Considering the priorities of current legislation and policies in Europe and Finland, and comparing them with the topics of high interest, it can be noted that there is a strong link between legal drivers and environmental considerations for movement toward circular economy. Sitra’s roadmap to circular economy in Finland had an undeniable impact on scientist’ and practitioners’ interests in the focus areas highlighted by the report. Stricter environmental standards, extended producer responsibility, and higher recycling targets are often incentives to shift to a society that is more circular. In many fields, such as microplastic and biomass, and wood waste research, Finnish researchers has responded to the need of the society to develop new ways to be more circular.
The trend analysis shows that all topics have experienced positive increase rates, therefore, it can be summarized that sustainability is valued in all fields of research and practice, are the responses are appropriate to green policies. However, there is still a gap in the research in the fields that are related to upstream concepts such as design for environment, service-based society, and re-thinking/re-establishing business models. Here the role of design-for-repair, design-for-recycle, and design-for-remanufacture will rise as a vital solution of moving toward circular economy. Waste policies and product designs should be allied, in other to facilitate circular material flows, in support of circular business creation.
This study is not exempt from limitations, selection of keywords and search terms may have led to the omission of some studies. Moreover, there might be publications in Finnish language which are not included in this study. There also could have been actions that were not published; therefore, they were unattainable by this review. This study used a quantitative approach; therefore, each article is valued as one. However, there might be some studies that are more relevant and influential than others. Furthermore, the selection of databases may have resulted in exclusion of some publications from this study. For future studies searching a wider selection of databases (such as Web of Science) could be recommended.

Author Contributions

Conceptualization: A.H., J.Y.-M., and E.P.; methodology: A.H., J.Y.-M., and E.P.; data collection: A.H.; formal analysis: A.H.; writing: original draft preparation: A.H.; writing: review and editing: A.H., J.Y.-M., and E.P.; supervision: J.Y.-M. and E.P.; project administration and funding acquisition: E.P. All authors have read and agreed to the published version of the manuscript.


This research was funded by the Academy of Finland provided for the TRANSCIRC project (nro 310407).


The authors acknowledge the funding of the Academy of Finland provided for the TRANSCIRC project (nro 310407).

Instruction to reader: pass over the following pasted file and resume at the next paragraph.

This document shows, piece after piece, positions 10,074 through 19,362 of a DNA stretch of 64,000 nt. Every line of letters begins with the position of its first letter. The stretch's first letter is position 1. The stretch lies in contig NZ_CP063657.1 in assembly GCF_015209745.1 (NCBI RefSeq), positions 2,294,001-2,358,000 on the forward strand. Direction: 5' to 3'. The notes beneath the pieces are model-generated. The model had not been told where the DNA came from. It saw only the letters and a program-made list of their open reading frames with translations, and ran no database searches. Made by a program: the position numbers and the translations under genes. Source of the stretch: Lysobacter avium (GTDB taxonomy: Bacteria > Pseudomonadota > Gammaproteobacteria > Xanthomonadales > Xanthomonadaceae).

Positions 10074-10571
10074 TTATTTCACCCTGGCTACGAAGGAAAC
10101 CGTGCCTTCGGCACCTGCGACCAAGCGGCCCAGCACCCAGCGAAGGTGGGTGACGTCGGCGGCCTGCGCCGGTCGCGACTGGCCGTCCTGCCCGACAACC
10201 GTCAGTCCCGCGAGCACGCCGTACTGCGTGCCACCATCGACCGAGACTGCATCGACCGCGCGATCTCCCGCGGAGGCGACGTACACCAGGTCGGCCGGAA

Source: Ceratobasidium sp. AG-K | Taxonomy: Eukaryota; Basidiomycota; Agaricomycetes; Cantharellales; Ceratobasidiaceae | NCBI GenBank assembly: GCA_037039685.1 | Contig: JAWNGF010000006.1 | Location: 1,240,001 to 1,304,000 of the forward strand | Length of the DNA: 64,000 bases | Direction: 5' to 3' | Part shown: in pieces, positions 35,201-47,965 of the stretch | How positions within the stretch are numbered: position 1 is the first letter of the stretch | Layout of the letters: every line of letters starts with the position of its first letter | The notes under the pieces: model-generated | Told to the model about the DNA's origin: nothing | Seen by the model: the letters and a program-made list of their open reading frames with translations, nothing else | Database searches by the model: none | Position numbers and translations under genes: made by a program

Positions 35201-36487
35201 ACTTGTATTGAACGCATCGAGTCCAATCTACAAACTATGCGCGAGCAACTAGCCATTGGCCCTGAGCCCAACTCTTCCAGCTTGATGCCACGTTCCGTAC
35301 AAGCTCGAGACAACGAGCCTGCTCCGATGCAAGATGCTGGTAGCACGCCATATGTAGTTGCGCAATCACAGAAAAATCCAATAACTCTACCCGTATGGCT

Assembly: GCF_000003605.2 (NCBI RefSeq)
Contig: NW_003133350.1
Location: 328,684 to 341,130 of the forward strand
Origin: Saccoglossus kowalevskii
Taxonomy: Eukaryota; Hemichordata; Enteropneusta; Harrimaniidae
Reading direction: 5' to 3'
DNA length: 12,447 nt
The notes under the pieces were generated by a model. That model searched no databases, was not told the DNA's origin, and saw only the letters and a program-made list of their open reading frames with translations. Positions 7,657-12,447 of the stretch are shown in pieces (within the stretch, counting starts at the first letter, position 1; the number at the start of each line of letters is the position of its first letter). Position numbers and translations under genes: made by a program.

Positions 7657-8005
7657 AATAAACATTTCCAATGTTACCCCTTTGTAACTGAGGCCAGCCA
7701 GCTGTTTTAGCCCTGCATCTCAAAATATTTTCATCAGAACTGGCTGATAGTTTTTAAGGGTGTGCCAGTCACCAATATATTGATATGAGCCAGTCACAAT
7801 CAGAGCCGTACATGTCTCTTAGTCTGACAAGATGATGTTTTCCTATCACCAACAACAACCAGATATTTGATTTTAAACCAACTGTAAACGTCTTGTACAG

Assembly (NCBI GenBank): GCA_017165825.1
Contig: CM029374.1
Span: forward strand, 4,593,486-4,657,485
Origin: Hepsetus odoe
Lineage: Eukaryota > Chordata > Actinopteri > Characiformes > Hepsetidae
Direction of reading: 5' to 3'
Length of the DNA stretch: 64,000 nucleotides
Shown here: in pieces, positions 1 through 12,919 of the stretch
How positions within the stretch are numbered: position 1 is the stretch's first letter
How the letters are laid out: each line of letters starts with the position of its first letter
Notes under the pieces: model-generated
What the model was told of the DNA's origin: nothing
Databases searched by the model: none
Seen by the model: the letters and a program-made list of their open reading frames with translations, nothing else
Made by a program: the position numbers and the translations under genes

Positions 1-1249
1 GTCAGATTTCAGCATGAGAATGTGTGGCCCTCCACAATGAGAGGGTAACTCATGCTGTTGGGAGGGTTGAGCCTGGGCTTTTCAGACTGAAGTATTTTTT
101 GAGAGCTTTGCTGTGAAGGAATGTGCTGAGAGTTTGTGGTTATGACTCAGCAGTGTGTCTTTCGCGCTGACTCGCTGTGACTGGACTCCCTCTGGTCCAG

Conflicts of Interest

The authors declare no conflict of interest.

Research Highlights

  • The influence of circular economy policies and national strategies on research trends is noticeable.
  • Recycling-based interpretation of circular economy seems to dominate over the waste prevention-based approaches.
  • Design for environment and sharing economy should be prioritized more in research.


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Figure 1. Circular economy (CE) policy timeline 2015–2020 in European Union level and Finland.
Figure 1. Circular economy (CE) policy timeline 2015–2020 in European Union level and Finland.
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Figure 2. Focus areas and targets of Sitra’s roadmap to circular economy 2016.
Figure 2. Focus areas and targets of Sitra’s roadmap to circular economy 2016.
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Figure 3. The approach to analyze the studies carried out in Finland.
Figure 3. The approach to analyze the studies carried out in Finland.
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Figure 4. Average number of researches/projects per year for period 2000–2016 and 2017–2020 for all categories except for biomass and wood waste (for biomass and wood waste n = 251 for 2000–2016 and 275 for 2017–2020).
Figure 4. Average number of researches/projects per year for period 2000–2016 and 2017–2020 for all categories except for biomass and wood waste (for biomass and wood waste n = 251 for 2000–2016 and 275 for 2017–2020).
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Figure 5. Circular economy concept journal publications in Finland during 2000–2020 (the first article has been published in 2012).
Figure 5. Circular economy concept journal publications in Finland during 2000–2020 (the first article has been published in 2012).
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Figure 6. Circular economy journal publications worldwide during 2000–2020.
Figure 6. Circular economy journal publications worldwide during 2000–2020.
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Figure 7. Plastic waste journal publication in Finland during 2000–2020.
Figure 7. Plastic waste journal publication in Finland during 2000–2020.